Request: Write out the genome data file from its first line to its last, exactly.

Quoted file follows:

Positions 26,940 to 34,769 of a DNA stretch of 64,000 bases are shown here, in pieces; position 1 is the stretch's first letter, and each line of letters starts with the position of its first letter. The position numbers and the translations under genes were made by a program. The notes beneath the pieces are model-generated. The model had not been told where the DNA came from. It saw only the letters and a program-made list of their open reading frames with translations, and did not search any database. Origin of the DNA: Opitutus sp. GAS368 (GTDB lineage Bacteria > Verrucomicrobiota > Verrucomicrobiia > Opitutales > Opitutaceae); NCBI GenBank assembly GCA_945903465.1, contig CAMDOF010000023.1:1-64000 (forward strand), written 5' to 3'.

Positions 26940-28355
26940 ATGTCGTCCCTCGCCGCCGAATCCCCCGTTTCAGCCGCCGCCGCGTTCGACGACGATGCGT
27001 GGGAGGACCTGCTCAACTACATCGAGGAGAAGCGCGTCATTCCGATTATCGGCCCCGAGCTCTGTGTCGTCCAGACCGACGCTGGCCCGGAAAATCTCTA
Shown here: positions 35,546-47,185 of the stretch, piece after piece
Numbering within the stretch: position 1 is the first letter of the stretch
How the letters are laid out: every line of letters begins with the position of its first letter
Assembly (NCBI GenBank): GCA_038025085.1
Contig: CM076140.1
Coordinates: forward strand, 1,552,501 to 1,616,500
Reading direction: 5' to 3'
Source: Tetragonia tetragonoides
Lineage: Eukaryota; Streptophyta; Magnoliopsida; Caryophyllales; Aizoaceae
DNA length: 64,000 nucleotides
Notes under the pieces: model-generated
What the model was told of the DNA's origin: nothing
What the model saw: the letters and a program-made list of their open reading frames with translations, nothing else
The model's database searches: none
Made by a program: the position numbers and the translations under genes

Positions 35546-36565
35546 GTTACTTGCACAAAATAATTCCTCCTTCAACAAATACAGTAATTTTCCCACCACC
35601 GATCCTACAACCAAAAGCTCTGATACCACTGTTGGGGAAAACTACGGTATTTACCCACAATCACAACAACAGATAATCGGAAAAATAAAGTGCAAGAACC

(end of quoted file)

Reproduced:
Positions 26,940 to 34,769 of a DNA stretch of 64,000 bases are shown here, in pieces; position 1 is the stretch's first letter, and each line of letters starts with the position of its first letter. The position numbers and the translations under genes were made by a program. The notes beneath the pieces are model-generated. The model had not been told where the DNA came from. It saw only the letters and a program-made list of their open reading frames with translations, and did not search any database. Origin of the DNA: Opitutus sp. GAS368 (GTDB lineage Bacteria > Verrucomicrobiota > Verrucomicrobiia > Opitutales > Opitutaceae); NCBI GenBank assembly GCA_945903465.1, contig CAMDOF010000023.1:1-64000 (forward strand), written 5' to 3'.

Positions 26940-28355
26940 ATGTCGTCCCTCGCCGCCGAATCCCCCGTTTCAGCCGCCGCCGCGTTCGACGACGATGCGT
27001 GGGAGGACCTGCTCAACTACATCGAGGAGAAGCGCGTCATTCCGATTATCGGCCCCGAGCTCTGTGTCGTCCAGACCGACGCTGGCCCGGAAAATCTCTA
Shown here: positions 35,546-47,185 of the stretch, piece after piece
Numbering within the stretch: position 1 is the first letter of the stretch
How the letters are laid out: every line of letters begins with the position of its first letter
Assembly (NCBI GenBank): GCA_038025085.1
Contig: CM076140.1
Coordinates: forward strand, 1,552,501 to 1,616,500
Reading direction: 5' to 3'
Source: Tetragonia tetragonoides
Lineage: Eukaryota; Streptophyta; Magnoliopsida; Caryophyllales; Aizoaceae
DNA length: 64,000 nucleotides
Notes under the pieces: model-generated
What the model was told of the DNA's origin: nothing
What the model saw: the letters and a program-made list of their open reading frames with translations, nothing else
The model's database searches: none
Made by a program: the position numbers and the translations under genes

Positions 35546-36565
35546 GTTACTTGCACAAAATAATTCCTCCTTCAACAAATACAGTAATTTTCCCACCACC
35601 GATCCTACAACCAAAAGCTCTGATACCACTGTTGGGGAAAACTACGGTATTTACCCACAATCACAACAACAGATAATCGGAAAAATAAAGTGCAAGAACC